There’s an interesting piece on the Guardian’s Comment is Free written by Barbara Ellen about a paper in the Lancet suggesting young women might freeze their eggs or ovarian tissue for future use. She is quite right to be concerned about the uncertainties around freezing as a solution – it is relatively new, expensive and comes with no guarantees – and yet having come across many women who are still unaware of the realities of their fertility I don’t think all women are aware of the way that fertility declines.
There may be endless screeching about this through the “media megaphone” as she describes it, and yet I regularly meet women in their forties who think that being fit and healthy and still having periods must also mean being fertile. I’m not sure where the disconnect is here, and whilst it is quite true that there are many women who may be unnecessarily anxious about their fertility in their early thirties, the realities of fertility in your forties still comes as a surprise to many others.
I’m not sure why this is – is it that women who are now in their forties didn’t get this message when they were younger? Is it that they are putting too much faith in fertility treatments to solve any problems? The realities of IVF success rates of less than 2% at the age of 45 combined with miscarriage rates rising to 93% at that age are still something too few women really appreciate.
You may have seen the campaign to “Get Britain Fertile” fronted by a poster campaign featuring TV presenter Kate Garraway made up to look like an older-than-she-is pregnant woman. The idea of educating women about fertility may seem to be a good one, but this campaign has already sparked considerable controversy. Barbara Ellen, writing in The Guardian, points out quite rightly that the reason many women delay having children is not because they are career-obsessed or just enjoying their party lifestyles – it’s more often because they haven’t met a man who is ready and willing to think about becoming a parent. On one women’s forum, the campaign was described as ‘patronising’ and ‘offensive’, and the National Student website headlined it as ‘all kinds of wrong’.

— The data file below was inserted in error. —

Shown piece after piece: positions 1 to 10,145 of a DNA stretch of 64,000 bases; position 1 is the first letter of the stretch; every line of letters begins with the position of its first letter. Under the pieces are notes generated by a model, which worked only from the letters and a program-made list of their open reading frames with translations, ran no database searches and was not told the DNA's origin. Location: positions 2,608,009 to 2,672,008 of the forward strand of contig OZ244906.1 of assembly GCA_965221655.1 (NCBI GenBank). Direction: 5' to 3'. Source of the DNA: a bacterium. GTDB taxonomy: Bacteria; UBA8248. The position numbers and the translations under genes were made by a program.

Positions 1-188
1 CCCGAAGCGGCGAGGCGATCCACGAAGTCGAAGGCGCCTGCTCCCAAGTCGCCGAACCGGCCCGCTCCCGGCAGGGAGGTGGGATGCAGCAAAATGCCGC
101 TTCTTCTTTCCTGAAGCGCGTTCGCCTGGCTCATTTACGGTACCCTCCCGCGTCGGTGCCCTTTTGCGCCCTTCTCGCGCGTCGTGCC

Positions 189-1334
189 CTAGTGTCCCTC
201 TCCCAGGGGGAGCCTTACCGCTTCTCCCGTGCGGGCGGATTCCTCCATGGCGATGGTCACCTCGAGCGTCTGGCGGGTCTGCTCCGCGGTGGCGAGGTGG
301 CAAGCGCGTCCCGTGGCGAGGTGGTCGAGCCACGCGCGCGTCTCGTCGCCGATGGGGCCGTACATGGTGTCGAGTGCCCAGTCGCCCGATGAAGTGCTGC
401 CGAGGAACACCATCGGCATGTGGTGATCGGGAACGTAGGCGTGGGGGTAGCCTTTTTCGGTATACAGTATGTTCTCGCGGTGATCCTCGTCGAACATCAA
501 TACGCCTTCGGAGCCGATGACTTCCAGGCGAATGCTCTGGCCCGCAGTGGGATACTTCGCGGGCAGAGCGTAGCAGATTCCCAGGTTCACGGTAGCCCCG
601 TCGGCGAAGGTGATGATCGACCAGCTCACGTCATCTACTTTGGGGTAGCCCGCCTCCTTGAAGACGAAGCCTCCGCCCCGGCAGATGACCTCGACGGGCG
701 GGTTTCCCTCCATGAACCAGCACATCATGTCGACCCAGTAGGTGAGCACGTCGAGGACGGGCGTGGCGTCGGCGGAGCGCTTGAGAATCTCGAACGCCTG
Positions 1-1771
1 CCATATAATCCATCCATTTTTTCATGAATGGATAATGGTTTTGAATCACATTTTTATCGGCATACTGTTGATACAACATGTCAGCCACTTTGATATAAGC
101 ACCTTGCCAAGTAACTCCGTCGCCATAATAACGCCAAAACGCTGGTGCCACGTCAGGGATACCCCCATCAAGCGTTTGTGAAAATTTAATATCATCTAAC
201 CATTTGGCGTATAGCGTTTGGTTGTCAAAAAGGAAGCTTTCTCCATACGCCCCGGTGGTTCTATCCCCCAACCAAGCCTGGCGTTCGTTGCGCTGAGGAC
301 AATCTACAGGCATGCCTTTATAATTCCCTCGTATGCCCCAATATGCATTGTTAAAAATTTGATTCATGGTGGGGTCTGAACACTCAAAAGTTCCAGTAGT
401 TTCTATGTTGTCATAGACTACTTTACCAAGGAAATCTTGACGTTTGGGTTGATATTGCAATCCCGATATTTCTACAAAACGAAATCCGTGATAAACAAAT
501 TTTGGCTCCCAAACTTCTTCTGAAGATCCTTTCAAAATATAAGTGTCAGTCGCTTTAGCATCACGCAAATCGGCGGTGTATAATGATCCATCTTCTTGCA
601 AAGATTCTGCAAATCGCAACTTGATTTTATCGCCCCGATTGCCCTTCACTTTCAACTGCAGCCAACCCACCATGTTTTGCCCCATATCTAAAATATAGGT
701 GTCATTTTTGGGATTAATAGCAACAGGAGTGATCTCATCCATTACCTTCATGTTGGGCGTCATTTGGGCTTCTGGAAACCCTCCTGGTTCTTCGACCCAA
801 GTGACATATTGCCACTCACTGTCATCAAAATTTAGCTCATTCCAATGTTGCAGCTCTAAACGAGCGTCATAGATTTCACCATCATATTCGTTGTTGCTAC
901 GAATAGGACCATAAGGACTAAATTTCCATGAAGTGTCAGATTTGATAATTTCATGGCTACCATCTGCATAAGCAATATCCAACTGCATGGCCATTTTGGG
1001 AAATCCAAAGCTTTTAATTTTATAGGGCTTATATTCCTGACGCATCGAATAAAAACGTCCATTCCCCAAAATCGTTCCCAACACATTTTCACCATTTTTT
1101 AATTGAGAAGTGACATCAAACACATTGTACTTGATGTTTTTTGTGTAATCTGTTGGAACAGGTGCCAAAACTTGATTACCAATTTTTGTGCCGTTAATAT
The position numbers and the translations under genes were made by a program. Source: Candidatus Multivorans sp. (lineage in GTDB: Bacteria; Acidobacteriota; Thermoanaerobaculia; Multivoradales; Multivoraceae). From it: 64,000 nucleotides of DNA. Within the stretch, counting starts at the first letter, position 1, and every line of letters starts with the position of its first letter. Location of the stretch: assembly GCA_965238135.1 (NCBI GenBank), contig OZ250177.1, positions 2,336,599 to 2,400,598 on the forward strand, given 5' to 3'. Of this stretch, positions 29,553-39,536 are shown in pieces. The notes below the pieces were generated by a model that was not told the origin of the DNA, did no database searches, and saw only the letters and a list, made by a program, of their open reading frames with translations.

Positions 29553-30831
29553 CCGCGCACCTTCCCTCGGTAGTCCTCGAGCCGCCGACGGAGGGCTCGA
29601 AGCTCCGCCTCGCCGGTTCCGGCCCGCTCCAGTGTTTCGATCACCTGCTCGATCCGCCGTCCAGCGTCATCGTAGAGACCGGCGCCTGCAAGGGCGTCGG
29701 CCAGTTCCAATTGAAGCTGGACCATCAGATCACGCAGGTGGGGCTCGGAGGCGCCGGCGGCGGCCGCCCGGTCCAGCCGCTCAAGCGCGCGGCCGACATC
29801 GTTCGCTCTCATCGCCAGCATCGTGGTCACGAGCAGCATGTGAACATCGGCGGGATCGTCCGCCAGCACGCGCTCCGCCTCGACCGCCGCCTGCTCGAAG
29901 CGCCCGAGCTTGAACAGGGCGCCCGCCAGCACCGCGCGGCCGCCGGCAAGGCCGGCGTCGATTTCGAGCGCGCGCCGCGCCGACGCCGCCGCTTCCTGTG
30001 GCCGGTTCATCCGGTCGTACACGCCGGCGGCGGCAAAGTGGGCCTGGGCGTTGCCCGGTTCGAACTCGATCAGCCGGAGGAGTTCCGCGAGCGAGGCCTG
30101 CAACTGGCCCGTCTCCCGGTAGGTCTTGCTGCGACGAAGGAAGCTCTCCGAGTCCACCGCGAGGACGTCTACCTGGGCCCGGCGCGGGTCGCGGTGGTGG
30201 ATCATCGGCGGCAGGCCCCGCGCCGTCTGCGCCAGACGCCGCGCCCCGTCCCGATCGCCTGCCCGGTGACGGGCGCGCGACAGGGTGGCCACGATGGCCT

There is room for more education about female fertility. Although women are aware that their fertility declines with age, they don’t always know quite how early this begins to happen – and many still assume that fertility treatment is able to sort out any problems that may arise from leaving it late to conceive. However, of all the women I’ve met who are trying to conceive later in life, there are very few who have left it late through choice; the vast majority are in this position because they hadn’t met the right person to have children with earlier. I’ve lost track of the number of women who felt that they wasted years in relationships with men who “weren’t quite ready” or couldn’t decide whether they really wanted children.
Whatever one concludes about the campaign, I can’t see the point of the picture of Kate Garraway made up to look like an older pregnant woman which seems completely wrong on every front to me – What is it meant to be saying? Are we supposed to be horrified at the idea of a wrinkly mother? I suppose the advertisers have achieved their aim of “getting people talking” about the campaign, but perhaps not in the way that they might have intended.